PAJ: A Journal of Performance and Art 25.1 (2003) 1-6
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The Director Reborn
The fundamental history of the Western theatre is, with both grandeur and irony, an account of birth, death, and rebirth—all three events brought about by religion. The chronicle is familiar. In Athens 2500 years ago the worship of Dionysus evoked the idea of performance, of plays and actors. The theatre then careered on, in forms that were increasingly secular, through the Greek and the Roman eras, but by the fifth century of the Christian era, it dwindled. High among the causes was the opposition of the Church. Ascendant in power, the Church disliked both the theatre's pagan provenance and its latter-day frankness and satire. Darkness fell on the art until, after another five centuries, came the great paradox. It was the Church itself that, around 950 A.D., brought forth the theatre again, with dramatic tropes on religious subjects, using the power of performance to fortify its communicants. Soon after that rebirth, the theatre once more expanded into secular fields, where, ever since, it has been thriving.
All the above is well known. What is much less well known is that this pattern of birth and death and rebirth is also true of one of the theatre's chief professions—directing. What has gone most astonishingly unremarked is the circumstance of the profession's rebirth. Here I hope at least to draw attention to that neglect.
The director first appeared in ancient Athens. We still gasp at the speed with which the theatre produced some of its greatest dramatists, but we have gasped insufficiently at the fact that those earliest plays were directed by their authors, who sometimes even performed in them. Says the theatre historian Margaret Berthold: "Initially the poet himself was his own choregus [producer], chorus director and leading actor. Both Aeschylus and Euripides often appeared on the stage." Sophocles, too, appeared, though less often. These three men also designed scenic pieces for their plays and directed the dances. Thus, at the very start of our theatre, singleness of artistic vision was integral to it. Each production was as much the work of one man as was possible in the theatre's manifold form.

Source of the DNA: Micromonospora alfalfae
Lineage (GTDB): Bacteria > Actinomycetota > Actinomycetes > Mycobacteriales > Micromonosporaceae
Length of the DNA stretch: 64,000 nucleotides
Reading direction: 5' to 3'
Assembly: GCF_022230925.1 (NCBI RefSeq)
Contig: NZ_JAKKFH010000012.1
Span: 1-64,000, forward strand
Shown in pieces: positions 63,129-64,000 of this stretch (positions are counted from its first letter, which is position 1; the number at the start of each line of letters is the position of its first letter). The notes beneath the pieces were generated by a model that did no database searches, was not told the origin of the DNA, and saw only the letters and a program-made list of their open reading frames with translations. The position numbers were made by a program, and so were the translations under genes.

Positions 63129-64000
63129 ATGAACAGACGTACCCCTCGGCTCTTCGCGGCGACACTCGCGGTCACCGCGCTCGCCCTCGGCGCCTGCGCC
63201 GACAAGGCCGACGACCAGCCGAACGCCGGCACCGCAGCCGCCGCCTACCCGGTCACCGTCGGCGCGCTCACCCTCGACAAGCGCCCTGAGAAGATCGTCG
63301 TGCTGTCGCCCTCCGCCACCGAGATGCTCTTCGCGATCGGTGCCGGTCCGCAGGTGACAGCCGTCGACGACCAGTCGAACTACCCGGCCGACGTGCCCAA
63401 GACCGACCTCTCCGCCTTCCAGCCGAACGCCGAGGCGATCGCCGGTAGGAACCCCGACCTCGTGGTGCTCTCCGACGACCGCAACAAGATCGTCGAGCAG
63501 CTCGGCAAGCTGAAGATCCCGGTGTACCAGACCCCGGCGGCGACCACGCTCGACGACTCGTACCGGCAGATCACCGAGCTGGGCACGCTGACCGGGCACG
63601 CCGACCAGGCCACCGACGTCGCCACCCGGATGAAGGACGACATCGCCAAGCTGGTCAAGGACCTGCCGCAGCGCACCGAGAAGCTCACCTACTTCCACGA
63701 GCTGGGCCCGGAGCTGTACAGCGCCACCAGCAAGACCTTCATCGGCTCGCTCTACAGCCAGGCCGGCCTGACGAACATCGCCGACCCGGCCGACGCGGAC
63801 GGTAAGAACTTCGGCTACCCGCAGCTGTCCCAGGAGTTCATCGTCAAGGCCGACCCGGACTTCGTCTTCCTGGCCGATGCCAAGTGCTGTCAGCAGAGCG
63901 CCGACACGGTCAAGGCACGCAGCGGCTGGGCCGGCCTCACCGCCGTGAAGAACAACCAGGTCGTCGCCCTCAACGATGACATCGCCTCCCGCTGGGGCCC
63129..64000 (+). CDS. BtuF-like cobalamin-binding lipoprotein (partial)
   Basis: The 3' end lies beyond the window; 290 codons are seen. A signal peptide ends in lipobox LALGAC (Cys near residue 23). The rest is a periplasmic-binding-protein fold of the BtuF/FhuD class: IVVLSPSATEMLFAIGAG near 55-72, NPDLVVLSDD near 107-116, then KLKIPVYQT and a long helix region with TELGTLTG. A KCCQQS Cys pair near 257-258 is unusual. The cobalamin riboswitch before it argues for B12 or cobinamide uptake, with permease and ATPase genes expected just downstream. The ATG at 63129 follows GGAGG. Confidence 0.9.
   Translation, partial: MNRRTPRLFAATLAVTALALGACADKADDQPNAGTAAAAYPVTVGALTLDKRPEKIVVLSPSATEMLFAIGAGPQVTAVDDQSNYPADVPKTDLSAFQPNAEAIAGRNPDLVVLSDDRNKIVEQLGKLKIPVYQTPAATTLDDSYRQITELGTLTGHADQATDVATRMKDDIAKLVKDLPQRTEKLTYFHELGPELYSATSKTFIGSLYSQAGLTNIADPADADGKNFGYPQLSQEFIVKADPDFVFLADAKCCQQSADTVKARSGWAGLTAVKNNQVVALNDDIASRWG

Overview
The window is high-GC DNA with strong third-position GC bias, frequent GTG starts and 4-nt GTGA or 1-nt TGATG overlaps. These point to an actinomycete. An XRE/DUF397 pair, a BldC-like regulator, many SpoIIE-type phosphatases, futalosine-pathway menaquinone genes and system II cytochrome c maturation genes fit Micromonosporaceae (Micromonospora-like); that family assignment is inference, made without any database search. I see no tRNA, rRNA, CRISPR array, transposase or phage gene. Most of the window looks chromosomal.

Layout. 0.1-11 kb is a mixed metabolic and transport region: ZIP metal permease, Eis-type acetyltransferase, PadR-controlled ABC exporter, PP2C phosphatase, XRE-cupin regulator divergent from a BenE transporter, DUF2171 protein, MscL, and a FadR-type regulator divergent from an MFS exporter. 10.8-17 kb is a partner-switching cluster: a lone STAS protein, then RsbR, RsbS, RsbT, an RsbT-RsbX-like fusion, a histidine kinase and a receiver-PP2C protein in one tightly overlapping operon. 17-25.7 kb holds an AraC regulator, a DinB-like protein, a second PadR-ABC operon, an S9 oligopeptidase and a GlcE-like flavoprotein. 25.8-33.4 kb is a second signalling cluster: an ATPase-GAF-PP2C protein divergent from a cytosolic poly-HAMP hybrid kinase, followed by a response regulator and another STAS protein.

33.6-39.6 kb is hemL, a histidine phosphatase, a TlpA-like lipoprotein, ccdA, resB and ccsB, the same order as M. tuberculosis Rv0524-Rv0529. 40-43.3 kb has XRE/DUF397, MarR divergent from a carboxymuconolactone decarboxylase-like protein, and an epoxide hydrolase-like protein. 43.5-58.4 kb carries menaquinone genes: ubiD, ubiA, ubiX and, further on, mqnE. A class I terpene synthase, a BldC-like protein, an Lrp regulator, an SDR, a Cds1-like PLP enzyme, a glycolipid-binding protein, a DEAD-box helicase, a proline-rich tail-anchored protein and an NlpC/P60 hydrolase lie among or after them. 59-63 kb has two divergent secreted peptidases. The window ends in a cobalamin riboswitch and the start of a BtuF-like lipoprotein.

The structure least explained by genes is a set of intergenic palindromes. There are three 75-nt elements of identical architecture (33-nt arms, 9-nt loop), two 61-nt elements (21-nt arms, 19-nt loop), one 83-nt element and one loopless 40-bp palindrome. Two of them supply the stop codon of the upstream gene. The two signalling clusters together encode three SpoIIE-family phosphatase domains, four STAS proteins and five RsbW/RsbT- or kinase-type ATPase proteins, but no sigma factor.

Soon there arose in Athens a specialized profession, which we would call directing. Tragedies were usually supervised by their authors, but with the growth of comedy, supervision was often turned over to someone else. Still, a single vision of [End Page 1] production—the author's or the director's articulation of it—was the guiding principle. In other Athenian arts, painting and sculpture, works were envisioned by an individual and executed to fulfill that vision. Apparently the Athenian theatre adopted this principle for itself as far as its means permitted.
In the course of centuries, however, that principle was diluted. The ideal of unity became modified and dimmed in post-Athenian, post-Hellenic, post-Roman times. Possibly this change was caused by the general shift of theatre performance from religious occasions to secular ones, and inevitably—in the theatre world especially—once the gods became lesser, human egos became larger. Evidently the ideal of one controlling mind was muffled as each of the theatre's various professions began to be self-promoting, to elbow its way forward.
If we soar now over two millennia of the theatre, we see recurrent attempts at some sort of central control, such as the dominus gregis of the Roman actors' troupe and the pageant master of the fifteenth-century guild plays. But they cannot be equated with either the Athenian director or the modern one. These "intervening" men were superintendents and traffic managers and disciplinarians, which directors are, too, of course, but they did not determine the aesthetic plan of the whole production as directors do.
As we approach the near end of our bi-millennial leap, the director simply doesn't exist. Two quotations shed some light. Here is John Russell Brown (in Free Shakespeare) on the theatre practice of Shakespeare's day: